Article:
Cross-Origin Resource Sharing (CORS) Explained

Cross-Origin Resource Sharing (CORS) is the mechanism to allow content loaded from one (main) origin to access the selected resources available from servers at different origin. This mechanism of accessing resources at different origin is called CORS (Cross-Origin Resource Sharing). This is possible by making use of additional HTTP headers by both browser and Cross Origin server.

CORS is the mechanism among others to relax the browsers Same-Origin Policy

Let’s see what is Same-Origin Policy, and how CORS is used to relax this restriction

If you are excited to read through whole article 👍, else jump on to ,

What is Origin ?

Origin
HTTP Origin Explained

An Origin can be defined as combination of Protocol, domain and port . We can also use URI Scheme instead of protocol, like wise hostname instead of domain. The origin describes the origin/location from which the document is loaded. You can access the origin of document in JavaScript as follows

document.location.origin

If port is not mentioned it defaults to 80 . Origin of a document won’t be changed once browser loads a main page/document from the server. On the other hand Origin is also the HTTP Request Header . Which is used to describe the origin of XHR or fetch requests, which is obviously the origin of the document from which script is making requests. Origin header is sent with CORS requests including POST requests. As we have seen above, origin is the combination of Protocol, domain/host and port. Origin doesn’t include any path, port is optional(omitted) if it is 80 .

The Origin header describes from which origin the HTTP requests are coming from to the Cross(different) Origin Server. The Cross Origin server acts based on the kind of Origin header it receives.

What is Same-Origin Policy? Why it is Important ?

Let’s see little bit about Same-Origin Policy before we jump on to CORS which is there to relax it.

The Same-Origin Policy is a security mechanism under which the browser imposes the restriction on scripts running on a document loaded from one origin from accessing the data from another origin. This policy is critical in web security model which prevents malicious scripts running on one document from obtaining access to data on another document of different origin through DOM. It is important, since HTTP is a stateless and connectionless protocol, cookies are used to keep track of the state.

This restriction is only applied to the scripts running on a document from making requests to different origin. But not to the embedded resources like images, CSS and scripts.

Let’s see simple example, what if there is not same-origin policy

Let’s assume you visited a banking website and still logged in. And also assume you went to the website which has some malicious JavaScript code, this could be in a different tab or same tab or different window but same browser. Because you are still logged in on the banking website, the malicious script running on different origin can impersonate you by sending requests to banking site which is at different origin. Since it can do any thing as you could do on the banking site. It can transfer amount, make payments and even download the transaction history. This all happens because the browser sends and receives cookies to/from the banking site based on its domain.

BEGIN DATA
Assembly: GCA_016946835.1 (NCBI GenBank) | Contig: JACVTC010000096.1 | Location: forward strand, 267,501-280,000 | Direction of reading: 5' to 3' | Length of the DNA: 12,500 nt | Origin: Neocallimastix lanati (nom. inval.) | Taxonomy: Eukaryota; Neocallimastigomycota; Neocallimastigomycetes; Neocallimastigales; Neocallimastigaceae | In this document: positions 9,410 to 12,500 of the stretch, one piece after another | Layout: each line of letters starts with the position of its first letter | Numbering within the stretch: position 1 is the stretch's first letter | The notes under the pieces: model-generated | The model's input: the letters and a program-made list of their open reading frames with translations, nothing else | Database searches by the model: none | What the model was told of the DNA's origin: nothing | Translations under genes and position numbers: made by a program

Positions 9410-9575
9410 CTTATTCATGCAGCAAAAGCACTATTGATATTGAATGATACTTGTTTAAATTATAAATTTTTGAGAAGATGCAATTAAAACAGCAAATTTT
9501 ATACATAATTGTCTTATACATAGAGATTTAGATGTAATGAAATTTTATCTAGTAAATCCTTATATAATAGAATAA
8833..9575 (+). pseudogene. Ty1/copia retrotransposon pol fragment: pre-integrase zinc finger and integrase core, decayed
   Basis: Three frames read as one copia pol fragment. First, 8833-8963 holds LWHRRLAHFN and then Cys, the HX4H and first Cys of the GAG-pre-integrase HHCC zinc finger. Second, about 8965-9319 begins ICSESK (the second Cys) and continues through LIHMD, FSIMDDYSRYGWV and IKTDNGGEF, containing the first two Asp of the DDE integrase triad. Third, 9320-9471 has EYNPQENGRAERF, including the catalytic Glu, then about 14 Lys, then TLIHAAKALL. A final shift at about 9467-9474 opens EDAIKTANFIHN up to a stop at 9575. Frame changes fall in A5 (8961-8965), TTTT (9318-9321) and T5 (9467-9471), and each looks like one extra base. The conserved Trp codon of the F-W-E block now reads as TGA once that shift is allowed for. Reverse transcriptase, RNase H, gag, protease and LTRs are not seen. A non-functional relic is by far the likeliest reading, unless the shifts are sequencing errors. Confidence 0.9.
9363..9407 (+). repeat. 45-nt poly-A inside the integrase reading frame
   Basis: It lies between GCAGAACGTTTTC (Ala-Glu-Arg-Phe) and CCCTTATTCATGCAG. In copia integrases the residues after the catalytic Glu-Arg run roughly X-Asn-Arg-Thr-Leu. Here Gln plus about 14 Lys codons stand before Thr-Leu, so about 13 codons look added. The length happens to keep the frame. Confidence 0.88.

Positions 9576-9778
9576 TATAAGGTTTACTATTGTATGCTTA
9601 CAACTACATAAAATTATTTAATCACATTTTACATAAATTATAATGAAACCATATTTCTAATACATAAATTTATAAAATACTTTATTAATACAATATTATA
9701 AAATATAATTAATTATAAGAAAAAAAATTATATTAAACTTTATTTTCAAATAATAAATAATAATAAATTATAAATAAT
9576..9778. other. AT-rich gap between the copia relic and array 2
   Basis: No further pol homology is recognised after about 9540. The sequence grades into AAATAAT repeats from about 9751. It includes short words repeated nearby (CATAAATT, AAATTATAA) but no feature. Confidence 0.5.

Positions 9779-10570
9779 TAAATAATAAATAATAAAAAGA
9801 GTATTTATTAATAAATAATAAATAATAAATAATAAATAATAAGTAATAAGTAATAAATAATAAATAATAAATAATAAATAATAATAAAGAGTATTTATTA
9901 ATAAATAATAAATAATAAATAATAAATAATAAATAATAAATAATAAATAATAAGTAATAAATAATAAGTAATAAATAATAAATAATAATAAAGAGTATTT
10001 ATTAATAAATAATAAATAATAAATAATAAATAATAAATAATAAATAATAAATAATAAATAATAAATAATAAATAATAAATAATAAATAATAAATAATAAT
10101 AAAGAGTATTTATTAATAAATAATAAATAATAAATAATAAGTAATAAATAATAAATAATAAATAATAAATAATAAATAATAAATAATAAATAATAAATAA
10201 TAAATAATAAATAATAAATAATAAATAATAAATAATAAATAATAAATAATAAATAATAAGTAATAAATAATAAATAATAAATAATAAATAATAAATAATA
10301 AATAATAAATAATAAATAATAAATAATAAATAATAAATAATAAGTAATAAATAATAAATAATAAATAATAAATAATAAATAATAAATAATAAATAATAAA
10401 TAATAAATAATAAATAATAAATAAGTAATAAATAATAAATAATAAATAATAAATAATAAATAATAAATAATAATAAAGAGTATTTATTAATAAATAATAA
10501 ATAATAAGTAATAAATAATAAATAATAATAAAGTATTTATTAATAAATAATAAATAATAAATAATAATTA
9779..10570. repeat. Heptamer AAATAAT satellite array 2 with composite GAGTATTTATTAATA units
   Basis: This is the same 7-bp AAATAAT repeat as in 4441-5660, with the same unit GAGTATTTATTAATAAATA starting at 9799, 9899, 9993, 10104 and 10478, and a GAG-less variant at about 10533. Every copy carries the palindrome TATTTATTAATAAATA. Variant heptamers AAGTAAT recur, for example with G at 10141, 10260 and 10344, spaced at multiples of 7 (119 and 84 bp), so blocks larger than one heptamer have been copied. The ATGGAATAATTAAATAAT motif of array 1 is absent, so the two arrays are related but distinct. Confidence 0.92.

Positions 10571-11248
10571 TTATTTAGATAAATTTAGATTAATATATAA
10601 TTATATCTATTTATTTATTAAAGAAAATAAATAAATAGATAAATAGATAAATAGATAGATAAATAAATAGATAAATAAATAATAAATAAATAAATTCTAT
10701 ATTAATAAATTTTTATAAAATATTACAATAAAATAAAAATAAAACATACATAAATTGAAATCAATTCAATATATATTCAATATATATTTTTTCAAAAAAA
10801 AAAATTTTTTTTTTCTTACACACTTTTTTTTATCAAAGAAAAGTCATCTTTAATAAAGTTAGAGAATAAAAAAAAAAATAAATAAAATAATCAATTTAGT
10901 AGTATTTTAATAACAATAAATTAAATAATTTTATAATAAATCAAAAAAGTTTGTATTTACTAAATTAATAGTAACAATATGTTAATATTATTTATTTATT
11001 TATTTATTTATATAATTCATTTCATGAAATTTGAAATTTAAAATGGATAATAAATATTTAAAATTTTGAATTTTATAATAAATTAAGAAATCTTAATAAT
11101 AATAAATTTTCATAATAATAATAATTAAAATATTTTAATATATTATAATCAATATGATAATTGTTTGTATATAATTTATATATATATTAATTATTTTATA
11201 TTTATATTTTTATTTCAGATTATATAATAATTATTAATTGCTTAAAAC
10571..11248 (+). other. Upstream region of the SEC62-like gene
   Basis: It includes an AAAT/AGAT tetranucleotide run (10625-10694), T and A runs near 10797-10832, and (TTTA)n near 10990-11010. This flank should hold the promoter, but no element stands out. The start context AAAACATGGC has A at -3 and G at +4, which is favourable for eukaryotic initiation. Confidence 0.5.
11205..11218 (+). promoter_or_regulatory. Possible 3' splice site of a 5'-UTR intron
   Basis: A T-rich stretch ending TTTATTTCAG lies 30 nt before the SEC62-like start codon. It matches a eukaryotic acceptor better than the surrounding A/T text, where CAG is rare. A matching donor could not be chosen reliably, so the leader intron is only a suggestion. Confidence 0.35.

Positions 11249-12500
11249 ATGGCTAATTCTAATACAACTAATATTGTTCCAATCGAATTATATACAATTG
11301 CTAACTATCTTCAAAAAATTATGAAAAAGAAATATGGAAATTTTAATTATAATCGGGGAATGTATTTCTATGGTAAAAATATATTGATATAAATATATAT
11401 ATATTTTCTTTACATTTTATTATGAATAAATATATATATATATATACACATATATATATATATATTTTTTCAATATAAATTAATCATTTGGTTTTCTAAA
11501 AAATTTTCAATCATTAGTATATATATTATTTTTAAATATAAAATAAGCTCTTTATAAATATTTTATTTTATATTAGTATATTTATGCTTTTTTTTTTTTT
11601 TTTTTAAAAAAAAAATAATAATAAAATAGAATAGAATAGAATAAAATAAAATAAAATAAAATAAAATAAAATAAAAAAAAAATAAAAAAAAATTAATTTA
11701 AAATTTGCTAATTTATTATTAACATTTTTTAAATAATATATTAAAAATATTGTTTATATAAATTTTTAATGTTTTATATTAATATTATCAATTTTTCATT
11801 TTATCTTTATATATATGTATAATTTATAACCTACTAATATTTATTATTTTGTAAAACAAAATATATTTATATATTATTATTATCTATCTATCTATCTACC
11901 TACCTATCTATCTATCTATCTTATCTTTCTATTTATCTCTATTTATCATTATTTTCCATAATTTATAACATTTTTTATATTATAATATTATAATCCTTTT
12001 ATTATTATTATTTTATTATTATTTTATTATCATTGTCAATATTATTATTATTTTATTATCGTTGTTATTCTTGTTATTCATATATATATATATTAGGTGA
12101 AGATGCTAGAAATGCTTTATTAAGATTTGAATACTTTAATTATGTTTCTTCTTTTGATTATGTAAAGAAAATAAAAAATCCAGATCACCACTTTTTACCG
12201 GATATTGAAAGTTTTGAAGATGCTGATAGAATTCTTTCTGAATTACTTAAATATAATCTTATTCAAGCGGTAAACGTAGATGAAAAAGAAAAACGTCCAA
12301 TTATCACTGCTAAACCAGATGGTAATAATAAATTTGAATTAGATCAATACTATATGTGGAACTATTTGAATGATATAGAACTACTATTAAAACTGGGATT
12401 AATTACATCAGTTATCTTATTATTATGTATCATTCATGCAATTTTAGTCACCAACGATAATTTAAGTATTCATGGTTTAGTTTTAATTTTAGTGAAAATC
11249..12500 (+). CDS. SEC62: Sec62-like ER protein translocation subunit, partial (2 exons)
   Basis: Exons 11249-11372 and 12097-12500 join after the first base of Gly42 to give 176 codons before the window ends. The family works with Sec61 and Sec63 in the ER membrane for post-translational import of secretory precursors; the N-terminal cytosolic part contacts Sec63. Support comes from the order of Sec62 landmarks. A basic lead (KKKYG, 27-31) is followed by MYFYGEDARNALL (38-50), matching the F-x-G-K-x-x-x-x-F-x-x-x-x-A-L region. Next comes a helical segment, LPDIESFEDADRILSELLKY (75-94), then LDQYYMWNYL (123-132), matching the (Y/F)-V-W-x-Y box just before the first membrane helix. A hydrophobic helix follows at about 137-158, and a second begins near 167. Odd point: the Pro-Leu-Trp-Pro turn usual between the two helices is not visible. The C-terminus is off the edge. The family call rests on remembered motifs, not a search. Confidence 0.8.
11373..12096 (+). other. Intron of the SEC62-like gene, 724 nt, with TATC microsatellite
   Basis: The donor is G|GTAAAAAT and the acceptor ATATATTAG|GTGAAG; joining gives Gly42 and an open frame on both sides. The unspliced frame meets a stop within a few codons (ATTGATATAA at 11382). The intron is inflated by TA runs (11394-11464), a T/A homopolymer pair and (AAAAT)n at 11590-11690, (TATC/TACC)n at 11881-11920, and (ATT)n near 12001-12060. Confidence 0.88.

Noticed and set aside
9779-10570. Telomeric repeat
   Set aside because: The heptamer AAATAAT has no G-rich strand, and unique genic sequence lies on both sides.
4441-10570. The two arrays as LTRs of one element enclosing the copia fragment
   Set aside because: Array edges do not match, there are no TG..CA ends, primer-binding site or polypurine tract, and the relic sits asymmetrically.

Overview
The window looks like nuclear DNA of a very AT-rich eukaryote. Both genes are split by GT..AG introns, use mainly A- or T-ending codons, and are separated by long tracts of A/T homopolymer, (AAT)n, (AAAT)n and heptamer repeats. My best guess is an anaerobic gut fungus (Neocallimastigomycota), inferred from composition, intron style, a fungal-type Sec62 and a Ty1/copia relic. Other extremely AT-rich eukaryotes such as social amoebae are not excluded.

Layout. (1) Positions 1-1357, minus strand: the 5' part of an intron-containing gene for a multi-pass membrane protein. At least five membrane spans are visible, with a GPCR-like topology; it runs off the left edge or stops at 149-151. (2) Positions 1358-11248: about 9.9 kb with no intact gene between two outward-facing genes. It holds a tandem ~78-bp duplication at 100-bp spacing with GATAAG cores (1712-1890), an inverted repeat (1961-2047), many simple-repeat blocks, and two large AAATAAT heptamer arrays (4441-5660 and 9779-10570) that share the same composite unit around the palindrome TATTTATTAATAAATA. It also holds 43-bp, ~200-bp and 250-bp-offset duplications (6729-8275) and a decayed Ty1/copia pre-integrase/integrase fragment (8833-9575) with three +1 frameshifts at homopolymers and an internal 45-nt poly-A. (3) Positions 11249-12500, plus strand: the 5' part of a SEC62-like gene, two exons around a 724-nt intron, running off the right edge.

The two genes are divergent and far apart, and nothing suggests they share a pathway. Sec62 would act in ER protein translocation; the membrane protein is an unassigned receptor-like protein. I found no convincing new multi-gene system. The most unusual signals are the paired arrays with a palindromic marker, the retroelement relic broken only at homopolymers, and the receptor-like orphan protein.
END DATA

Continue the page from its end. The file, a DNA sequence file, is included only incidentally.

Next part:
Well, you visiting the malicious site may think it has no access to the banking site cookies. That might be true, that Javascript has no direct access to the cookies of banking site, yet it can send the requests to the path/document at different origin of banking site. Browser attaches the cookies based on domain. Since script impersonates you as a user, it can do anything even CSRF protection would be not that effective.

Same-Origin vs Cross-Origin

Two URLs are said to be same origin only if all protocol, domain and port match in the. When browser makes a request to the URL it checks the origin to apply same-origin policy

Let’s take the Reference URL https://neo.util.tools/bit-toggler/ to check whether if following URLs are same origin or Cross Origin

URL
Same Origin
Cross Origin
Reason
https://neo.util.tools/word-counter/
Same Origin but different path
https://neo.util.tools/stop-watch/
Same Origin but different path
https://util.tools/stop-watch/
Different Domain
http://neo.util.tools/stop-watch/
Different Protocol http
http://getkt.com/
Different Domain & protocol
http://192.168.1.24:8090
Different protocol,host & port

As we have seen above, if origin is determined as Cross Origin. Browser will take necessary measures and impose a restriction on scripts sending the request to Cross Origin. It is absolutely good and secure, but it is always not desirable and too restrictive when we want to communicate legitimately to the remote Cross Origin Server.

There are different ways to relax this browsers Same-Origin Policy . CORS is one of them among other which are, document.domain, Cross-Document Messaging, old schoold JSONP and Web Sockets. So that, we scripts on origin can access the data on Cross-Origin Server securely by sending any kind of HTTP Requests.

Who Uses CORS? When it is Used ?

Well, now almost every web developer uses CORS even if he is not aware. CORS is used by any application which makes use of the following,

  • Web Fonts
  • Oauth & OpenID services
  • API Service Providers
  • Payment Gateways
  • REST API
  • Service providers for web applications like
    • stripe